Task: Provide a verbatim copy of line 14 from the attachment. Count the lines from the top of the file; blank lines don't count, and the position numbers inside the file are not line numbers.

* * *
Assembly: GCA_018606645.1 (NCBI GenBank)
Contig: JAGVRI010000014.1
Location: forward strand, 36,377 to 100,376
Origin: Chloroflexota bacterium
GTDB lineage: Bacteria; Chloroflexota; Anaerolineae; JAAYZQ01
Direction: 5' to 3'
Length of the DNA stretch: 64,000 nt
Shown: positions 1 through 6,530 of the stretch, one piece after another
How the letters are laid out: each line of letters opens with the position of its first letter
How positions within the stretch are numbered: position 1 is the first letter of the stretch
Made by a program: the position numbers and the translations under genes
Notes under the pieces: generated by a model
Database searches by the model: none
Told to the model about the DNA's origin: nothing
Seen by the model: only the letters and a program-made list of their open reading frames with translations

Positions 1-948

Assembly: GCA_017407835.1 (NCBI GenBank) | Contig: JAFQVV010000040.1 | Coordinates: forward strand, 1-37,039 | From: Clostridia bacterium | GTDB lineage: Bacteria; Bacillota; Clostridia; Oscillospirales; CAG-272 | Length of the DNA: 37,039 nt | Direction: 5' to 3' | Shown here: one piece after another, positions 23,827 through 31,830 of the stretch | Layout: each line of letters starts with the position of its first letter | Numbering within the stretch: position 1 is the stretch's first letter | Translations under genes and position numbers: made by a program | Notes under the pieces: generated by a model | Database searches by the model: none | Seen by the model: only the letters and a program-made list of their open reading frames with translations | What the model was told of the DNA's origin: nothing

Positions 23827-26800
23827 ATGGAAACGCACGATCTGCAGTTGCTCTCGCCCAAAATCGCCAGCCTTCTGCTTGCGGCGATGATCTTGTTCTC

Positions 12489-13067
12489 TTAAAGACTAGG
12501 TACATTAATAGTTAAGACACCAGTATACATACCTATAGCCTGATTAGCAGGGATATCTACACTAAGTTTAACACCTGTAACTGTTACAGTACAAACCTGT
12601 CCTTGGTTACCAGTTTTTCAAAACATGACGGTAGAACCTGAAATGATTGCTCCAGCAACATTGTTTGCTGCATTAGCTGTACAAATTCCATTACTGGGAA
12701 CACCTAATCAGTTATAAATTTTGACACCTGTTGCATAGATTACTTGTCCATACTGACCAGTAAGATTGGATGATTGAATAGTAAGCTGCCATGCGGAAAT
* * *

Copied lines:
Told to the model about the DNA's origin: nothing